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Lighthouses on the Chesapeake Bay

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Sharps Island Lighthouse, southwest of Tilgman Island, Chesapeake Bay
Sharps Island Lighthouse, southwest of Tilgman Island, Chesapeake Bay
Sharps Island Lighthouse, Southwest of Tilgman Island, Chesapeake Bay (built 1838)The lighthouse was established in 1838 and a new screwpile light was built in 1866 because of severe erosion around Tilgman Island. This lighthouse was moved in February 1881 by an ice floe. The lighthouse keepers held on to the sides for six hours until the light ran aground. A concrete-filled caisson light was built, and is still standing, but at a tilt. Another series of ice floes in the 1970s caused the light to tilt fifteen degrees. The glass lens was replaced with a plastic one and the light is in a state of decay.
Point No Point Lighthouse, with Tender Holly, Chesapeake Bay, Maryland
Point No Point Lighthouse, with Tender Holly, Chesapeake Bay, Maryland
Point No Point Lighthouse, with Tender Holly, Chesapeake Bay, Maryland (built 1905)

This lighthouse was first proposed in 1891 for site in the main north-south ship channel of the Chesapeake Bay. During the early stages of construction of this lighthouse, the construction pier collapsed and the caisson broke and drifted for forty miles. A contractor's tug retrieved the caisson after it finally came to rest forty miles away along the Rappahannock River. Construction was completed in 1905. The light was automated in 1938 and has been unmanned since 1962. The last keepers were Coast Guardsmen who were well known for their cooking abilities.

Turkey Point Lighthouse, Chesapeake Bay, Maryland
Turkey Point Lighthouse, Chesapeake Bay, Maryland
Turkey Point Lighthouse, Chesapeake Bay, Maryland (built 1833)

This cone-shaped lighthouse at the entrance to the Elk River holds two distinctions: it is the tallest lighthouse on the Chesapeake Bay and it had more female keepers than any other lighthouse on the Bay. Appointed by President Calvin Coolidge, Mrs. Fannie Salter was the last woman to tend the lighthouse (1925-1947) and the last woman keeper on the entire Bay. After she retired in 1947, the light was fully automated and is currently located in Elk Neck State Park, Maryland. Over the years irreparable damage has occurred to the light.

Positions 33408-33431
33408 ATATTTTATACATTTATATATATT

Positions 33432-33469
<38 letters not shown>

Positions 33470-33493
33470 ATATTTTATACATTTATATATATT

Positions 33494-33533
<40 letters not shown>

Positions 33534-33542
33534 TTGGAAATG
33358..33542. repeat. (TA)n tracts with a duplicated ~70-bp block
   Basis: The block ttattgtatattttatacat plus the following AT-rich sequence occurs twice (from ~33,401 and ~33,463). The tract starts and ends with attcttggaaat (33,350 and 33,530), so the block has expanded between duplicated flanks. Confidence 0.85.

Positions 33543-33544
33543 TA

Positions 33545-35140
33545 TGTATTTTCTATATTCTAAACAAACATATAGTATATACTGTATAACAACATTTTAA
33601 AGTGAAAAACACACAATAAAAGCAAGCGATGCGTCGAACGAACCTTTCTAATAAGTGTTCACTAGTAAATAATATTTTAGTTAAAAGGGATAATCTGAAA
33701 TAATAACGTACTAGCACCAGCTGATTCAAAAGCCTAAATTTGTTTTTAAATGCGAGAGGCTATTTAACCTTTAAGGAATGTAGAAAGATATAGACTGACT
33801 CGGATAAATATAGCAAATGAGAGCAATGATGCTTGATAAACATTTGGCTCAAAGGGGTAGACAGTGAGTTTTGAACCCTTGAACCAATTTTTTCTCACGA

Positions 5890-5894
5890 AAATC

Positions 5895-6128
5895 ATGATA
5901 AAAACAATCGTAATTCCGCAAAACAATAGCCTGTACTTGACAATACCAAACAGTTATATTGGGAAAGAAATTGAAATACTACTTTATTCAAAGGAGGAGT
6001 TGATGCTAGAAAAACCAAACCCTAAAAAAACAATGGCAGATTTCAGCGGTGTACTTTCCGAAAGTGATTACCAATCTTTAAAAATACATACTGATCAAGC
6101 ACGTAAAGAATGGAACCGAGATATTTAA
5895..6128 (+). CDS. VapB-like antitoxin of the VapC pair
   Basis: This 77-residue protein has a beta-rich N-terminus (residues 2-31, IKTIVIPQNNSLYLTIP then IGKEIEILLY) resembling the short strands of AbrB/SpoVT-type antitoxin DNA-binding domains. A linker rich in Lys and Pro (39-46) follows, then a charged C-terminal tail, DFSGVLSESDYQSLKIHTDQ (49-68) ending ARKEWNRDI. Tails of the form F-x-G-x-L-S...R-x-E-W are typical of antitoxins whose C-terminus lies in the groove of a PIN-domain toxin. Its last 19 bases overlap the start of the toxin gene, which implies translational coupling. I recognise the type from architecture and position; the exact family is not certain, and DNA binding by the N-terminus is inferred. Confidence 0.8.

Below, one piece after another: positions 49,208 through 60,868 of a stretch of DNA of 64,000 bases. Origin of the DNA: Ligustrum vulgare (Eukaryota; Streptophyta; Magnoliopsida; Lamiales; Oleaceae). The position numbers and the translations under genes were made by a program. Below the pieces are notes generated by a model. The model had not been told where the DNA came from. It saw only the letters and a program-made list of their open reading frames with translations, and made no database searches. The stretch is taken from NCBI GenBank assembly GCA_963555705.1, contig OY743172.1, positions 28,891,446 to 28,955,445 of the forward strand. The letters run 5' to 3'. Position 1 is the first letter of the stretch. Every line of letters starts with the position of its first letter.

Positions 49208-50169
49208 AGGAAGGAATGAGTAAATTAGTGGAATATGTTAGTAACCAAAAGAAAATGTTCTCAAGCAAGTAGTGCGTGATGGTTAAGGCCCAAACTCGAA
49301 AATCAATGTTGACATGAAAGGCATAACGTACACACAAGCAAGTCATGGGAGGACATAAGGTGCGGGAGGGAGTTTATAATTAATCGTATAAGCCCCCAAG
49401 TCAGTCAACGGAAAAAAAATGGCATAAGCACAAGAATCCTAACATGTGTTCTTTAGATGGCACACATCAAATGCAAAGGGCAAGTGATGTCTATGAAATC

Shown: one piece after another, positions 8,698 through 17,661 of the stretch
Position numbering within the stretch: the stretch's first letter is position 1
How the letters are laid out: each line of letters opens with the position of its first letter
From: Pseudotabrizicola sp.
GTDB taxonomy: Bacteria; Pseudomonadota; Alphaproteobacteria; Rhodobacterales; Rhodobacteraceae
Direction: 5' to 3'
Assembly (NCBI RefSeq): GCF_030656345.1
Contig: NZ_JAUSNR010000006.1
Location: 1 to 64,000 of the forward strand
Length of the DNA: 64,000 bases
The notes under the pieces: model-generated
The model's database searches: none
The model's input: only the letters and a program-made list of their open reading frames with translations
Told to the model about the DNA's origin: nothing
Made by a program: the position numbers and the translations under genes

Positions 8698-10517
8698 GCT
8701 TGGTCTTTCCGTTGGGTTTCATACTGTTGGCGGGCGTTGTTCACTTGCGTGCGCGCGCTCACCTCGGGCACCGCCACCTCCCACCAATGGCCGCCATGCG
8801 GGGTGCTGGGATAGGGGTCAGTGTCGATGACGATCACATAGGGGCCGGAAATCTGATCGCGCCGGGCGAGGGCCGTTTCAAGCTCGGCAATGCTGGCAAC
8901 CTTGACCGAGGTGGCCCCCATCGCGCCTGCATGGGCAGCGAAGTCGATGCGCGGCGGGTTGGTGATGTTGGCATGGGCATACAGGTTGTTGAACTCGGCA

Read more about Fannie Salter
www.mariner.org/exhibits/women/lighthouse/fannie.htm

Pooles Island Lighthouse, Chesapeake Bay, Maryland
Pooles Island Lighthouse, Chesapeake Bay, Maryland
Pooles Island Lighthouse, Chesapeake Bay, Maryland (built 1825)

Pooles Island, named by Captain John Smith for one of his crew members, Nathaniel Powell, is one of the Chesapeake Bay's oldest lighthouses. Built in 1825, it was turned over to the U.S. Army in 1917 as part of the Aberdeen Proving Grounds. The keeper's house has been torn down and the light is in poor condition.

Baltimore Lighthouse, Baltimore, Maryland
Baltimore Lighthouse, Baltimore, Maryland
Baltimore Lighthouse, Baltimore, Maryland (built 1908)

The last lighthouse built on the Chesapeake Bay the Baltimore Lighthouse was built at the entrance to Baltimore Harbor on the west side of the north end of the Chesapeake Bay. Construction took four years because of engineering problems and bad weather. The first attempt to sink the caisson into the mud caused the light to tip over. It was not completed until 1908. In 1964, the Baltimore light was the first atomic-powered lighthouse, but the reactor was removed two years later. The last repairs made on the light were in 1989-90.

Craighill Lighthouse, Chesapeake Bay, Maryland
Craighill Lighthouse, Chesapeake Bay, Maryland
Craighill Lighthouse, Chesapeake Bay, Maryland (built 1873)

Craighill Lighthouse was one of three range lighthouses built near Baltimore Harbor. The rear light depicted in the photograph shows the keeper's quarters at the base of the light tower.

 

 

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